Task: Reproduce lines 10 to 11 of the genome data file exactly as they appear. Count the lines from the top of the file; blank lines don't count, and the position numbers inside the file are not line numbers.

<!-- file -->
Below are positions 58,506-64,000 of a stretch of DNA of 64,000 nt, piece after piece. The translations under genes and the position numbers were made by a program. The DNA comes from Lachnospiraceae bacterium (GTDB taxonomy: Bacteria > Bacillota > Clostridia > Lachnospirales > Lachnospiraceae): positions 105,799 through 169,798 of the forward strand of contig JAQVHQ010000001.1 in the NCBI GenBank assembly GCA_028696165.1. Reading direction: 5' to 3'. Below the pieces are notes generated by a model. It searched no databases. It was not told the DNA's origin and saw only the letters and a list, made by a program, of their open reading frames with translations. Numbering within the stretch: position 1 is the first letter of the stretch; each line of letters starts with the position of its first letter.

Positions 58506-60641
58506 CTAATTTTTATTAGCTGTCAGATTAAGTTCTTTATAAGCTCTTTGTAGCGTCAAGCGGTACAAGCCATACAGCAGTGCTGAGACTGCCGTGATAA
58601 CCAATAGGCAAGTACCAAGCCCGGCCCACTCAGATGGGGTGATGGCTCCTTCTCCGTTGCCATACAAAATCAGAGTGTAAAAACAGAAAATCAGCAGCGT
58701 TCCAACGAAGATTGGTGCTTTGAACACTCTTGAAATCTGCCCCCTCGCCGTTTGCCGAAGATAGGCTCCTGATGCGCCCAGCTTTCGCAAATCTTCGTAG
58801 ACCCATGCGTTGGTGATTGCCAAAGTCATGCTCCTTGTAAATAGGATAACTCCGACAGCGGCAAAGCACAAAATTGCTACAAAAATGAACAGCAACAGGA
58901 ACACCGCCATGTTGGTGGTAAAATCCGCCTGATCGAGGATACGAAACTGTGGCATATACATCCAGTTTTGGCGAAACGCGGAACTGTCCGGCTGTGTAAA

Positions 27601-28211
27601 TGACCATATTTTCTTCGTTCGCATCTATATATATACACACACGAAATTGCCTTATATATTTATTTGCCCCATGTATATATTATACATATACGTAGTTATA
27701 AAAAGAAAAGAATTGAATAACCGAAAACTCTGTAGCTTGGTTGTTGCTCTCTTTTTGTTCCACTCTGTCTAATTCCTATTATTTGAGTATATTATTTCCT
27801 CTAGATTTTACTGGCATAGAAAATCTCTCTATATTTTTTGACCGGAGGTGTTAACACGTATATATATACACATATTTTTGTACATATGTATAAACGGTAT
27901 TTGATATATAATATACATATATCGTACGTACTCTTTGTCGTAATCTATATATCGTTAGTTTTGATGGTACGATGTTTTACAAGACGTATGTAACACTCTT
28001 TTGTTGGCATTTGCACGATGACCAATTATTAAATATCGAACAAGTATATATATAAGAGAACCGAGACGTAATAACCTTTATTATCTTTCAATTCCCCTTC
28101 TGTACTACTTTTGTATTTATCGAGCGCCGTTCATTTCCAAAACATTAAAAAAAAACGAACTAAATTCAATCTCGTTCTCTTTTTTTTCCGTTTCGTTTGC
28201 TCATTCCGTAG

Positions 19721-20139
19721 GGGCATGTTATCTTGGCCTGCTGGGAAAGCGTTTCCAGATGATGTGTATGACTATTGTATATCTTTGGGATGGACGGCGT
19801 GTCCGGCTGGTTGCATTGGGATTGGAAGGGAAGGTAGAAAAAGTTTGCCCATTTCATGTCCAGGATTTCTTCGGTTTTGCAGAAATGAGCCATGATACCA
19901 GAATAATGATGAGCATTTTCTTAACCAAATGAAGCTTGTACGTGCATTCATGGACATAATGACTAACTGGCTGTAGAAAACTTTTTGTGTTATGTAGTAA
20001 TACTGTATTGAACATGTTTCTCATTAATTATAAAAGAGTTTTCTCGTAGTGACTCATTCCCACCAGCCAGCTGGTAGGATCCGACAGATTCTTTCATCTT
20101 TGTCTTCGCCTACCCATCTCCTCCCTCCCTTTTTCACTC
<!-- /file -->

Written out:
27701 AAAAGAAAAGAATTGAATAACCGAAAACTCTGTAGCTTGGTTGTTGCTCTCTTTTTGTTCCACTCTGTCTAATTCCTATTATTTGAGTATATTATTTCCT
27801 CTAGATTTTACTGGCATAGAAAATCTCTCTATATTTTTTGACCGGAGGTGTTAACACGTATATATATACACATATTTTTGTACATATGTATAAACGGTAT